phragm vacuum pump (Thomas Instruments, ref.: 7011-0069). mately 1 h) had been achieved, at the desired temperature.
In this case, the permeate feed was closed using an on/off Pressure differences between retentate and permeate sides
valve e Fig. 1. were obtained by varying the pressure on the upstream side
The reactor outlet stream was passed through a condenser and keeping the downstream pressure constant at 1 bar.
at room temperature to remove the condensable water. The Neither sweep-gas nor vacuum was used. Pressures in the two
dried gaseous stream flow rate was measured using a mass sides of the membrane tube were monitored via pressure
flow meter (Bronkhorst Hi-Tec, model F201) (cf. Fig. 2); the transducers. Frequently, the selectivity of the membrane was
permeating hydrogen stream was also read using a second obtained against nitrogen. When nitrogen was introduced
mass flow meter (Bronkhorst Hi-Tec, model F201). The gas pressurized in the retentate chamber and the unit closed, no
phase products, N2, CO and CO2, were analyzed in a gas chro- decline in the pressure was noticed after 8 h, confirming the
matograph (Dani 1000 GC), equipped with a chromatographic full hydrogen permeation selectivity of the PdeAg membrane.

Fig. 2 e Scheme of the experimental set-up (BPR: back-pressure regulator; CEM: controller-evaporator mixer; GC: gas
chromatograph; MFC: mass flow controller; MFM: mass flow meter; P1 and P2: pressure transducers; T: thermocouple).
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2.2.2. WGS reaction tests FCO; exit

XCO 1  (1)
In a previous work [28] a commercial CuO/ZnO/Al2O3 catalyst, FCO; feed
supplied by REB Research & Consulting, was evaluated (among
other promising samples) to catalyze the WGS reaction. The FH2 ; perm
RH2 (2)
copper-based catalyst showed the best relation activity/ FH2 ; ret FH2 ; perm
stability for the entire range of temperatures tested
Variables FCO; exit and FCO; feed represent the molar flow rates of
(150e300  C) using a simulated reformate feed composition. In
CO at the exit and inlet of the MR, respectively; FH2 ; perm and
this work, the WGS reaction was performed in the tempera-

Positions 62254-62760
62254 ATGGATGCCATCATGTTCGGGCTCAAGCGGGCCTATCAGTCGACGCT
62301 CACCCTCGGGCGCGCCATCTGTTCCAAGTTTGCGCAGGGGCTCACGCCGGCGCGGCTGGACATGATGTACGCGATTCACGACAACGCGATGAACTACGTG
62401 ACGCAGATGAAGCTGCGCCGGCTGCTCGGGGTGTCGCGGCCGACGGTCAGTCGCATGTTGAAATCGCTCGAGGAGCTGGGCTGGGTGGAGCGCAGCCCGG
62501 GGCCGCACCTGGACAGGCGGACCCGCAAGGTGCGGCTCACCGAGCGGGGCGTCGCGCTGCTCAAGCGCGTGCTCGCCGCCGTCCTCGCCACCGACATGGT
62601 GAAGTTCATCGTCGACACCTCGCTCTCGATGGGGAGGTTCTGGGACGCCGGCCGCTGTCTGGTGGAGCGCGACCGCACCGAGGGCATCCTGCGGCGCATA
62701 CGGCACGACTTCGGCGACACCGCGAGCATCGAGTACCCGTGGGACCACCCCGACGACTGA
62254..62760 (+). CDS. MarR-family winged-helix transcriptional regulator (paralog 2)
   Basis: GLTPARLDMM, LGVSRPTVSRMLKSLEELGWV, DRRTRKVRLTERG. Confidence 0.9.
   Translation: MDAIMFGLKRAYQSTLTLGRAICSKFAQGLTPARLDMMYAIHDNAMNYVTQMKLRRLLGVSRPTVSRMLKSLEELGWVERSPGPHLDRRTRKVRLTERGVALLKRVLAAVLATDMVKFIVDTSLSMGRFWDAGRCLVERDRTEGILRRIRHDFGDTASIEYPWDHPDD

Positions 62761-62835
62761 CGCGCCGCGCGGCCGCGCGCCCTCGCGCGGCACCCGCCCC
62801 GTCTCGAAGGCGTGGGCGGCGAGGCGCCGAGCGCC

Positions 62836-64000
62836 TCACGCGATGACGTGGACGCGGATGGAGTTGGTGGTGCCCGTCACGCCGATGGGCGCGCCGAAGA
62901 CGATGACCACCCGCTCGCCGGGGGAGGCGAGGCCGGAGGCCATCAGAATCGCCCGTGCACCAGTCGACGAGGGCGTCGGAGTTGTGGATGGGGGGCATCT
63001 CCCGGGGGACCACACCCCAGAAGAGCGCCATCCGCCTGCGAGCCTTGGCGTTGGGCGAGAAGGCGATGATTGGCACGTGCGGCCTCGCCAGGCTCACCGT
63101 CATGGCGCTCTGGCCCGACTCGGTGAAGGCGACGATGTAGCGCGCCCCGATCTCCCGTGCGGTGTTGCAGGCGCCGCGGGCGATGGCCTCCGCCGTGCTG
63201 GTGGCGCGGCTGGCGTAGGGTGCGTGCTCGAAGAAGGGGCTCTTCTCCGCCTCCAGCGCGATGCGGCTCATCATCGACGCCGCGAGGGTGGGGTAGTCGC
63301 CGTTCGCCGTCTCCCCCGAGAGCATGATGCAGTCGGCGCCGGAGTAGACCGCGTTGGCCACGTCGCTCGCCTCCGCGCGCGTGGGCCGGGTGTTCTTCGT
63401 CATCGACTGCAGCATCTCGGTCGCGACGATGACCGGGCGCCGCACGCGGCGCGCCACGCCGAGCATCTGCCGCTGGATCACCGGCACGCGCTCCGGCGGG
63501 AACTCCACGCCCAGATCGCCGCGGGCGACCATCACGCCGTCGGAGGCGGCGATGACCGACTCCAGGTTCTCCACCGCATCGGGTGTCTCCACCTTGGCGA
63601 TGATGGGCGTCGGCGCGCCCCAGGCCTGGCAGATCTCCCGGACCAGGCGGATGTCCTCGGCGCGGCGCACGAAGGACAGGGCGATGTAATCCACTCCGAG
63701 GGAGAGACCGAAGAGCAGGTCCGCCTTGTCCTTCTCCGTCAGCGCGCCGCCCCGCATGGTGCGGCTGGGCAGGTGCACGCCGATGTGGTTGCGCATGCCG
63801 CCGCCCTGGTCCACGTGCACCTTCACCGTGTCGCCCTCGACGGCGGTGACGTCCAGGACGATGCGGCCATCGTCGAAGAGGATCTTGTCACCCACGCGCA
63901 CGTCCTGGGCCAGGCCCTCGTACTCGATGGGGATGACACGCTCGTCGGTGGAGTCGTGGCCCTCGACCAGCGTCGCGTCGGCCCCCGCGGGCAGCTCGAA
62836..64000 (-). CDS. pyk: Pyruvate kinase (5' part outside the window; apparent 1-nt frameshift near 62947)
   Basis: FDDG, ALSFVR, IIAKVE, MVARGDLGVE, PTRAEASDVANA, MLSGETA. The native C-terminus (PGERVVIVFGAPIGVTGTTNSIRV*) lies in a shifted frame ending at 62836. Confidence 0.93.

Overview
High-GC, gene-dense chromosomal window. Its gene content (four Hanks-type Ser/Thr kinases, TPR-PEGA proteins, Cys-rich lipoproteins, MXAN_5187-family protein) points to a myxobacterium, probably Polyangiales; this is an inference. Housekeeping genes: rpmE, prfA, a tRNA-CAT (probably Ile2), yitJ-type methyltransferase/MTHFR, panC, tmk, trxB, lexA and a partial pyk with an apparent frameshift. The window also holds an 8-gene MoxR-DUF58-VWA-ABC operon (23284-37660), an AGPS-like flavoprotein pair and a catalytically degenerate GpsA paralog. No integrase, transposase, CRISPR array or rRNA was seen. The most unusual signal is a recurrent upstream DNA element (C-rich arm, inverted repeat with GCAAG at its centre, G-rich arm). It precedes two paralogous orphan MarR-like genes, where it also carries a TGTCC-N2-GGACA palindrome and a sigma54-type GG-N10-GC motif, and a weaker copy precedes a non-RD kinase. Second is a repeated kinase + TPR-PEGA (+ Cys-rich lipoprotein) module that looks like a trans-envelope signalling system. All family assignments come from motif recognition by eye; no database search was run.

FH2 ; ret are the corresponding permeate and retentate H2 molar
ture range 200e300  C by packing a certain amount of the
flow rates.
same catalyst into the lumen side of the MR (cf. Fig. 1a). Prior
to the reaction runs, the WGS catalyst was activated in situ
with a mixed gas flow of H2/N2. The pre-reduction protocol 3.1. Permeation tests
considered heating the catalyst, in nitrogen, from room
temperature up to 230  C, at 5  C min1; then, a reduction The H2 mass transfer through thick palladium-based
mixture (5 vol.% of H2/N2, total flow rate of 100 mLN min1) membranes at high temperatures (>150  C) is usually rate-
was admitted and the sample maintained at 230  C for 5 h. limited by the diffusion of hydrogen through the metal lattice
After reduction, the catalyst was cooled or heated to the [31] and is described by the Ficks law:
reaction temperature (analyzed in the range 200e300  C) and
the reactor flushed with N2 prior to feeding the reaction dCH
J DH (3)
mixture. Overheating of the catalyst bed and subsequent dx
metal particles sintering during the reduction was avoided where J is the hydrogen diffusion flux through the metal
controlling closely the hydrogen feed flow rate. The CuO/ZnO/ lattice, DH is the effective diffusion coefficient of atomic
Al2O3 catalyst (1.5 g) was diluted with glass spheres of the hydrogen, and CH is the atomic hydrogen concentration at the
same particle size (250e355 mm) to avoid temperature gradi- spatial position x along the membrane thickness.
ents in the bed (checked previously in a packed-bed reactor), CH is related to the hydrogen partial pressure, pH2 , by
caused by the exothermic reaction. During the experimental Sieverts law (equilibrium conditions) [31]:
campaign, in the absence of the reaction mixture, the system
CH S p0:5
H2 (4)
was kept under N2 atmosphere to avoid re-oxidation.
The reaction tests were carried out using the following feed where S is the sorption coefficient of hydrogen in the lattice. If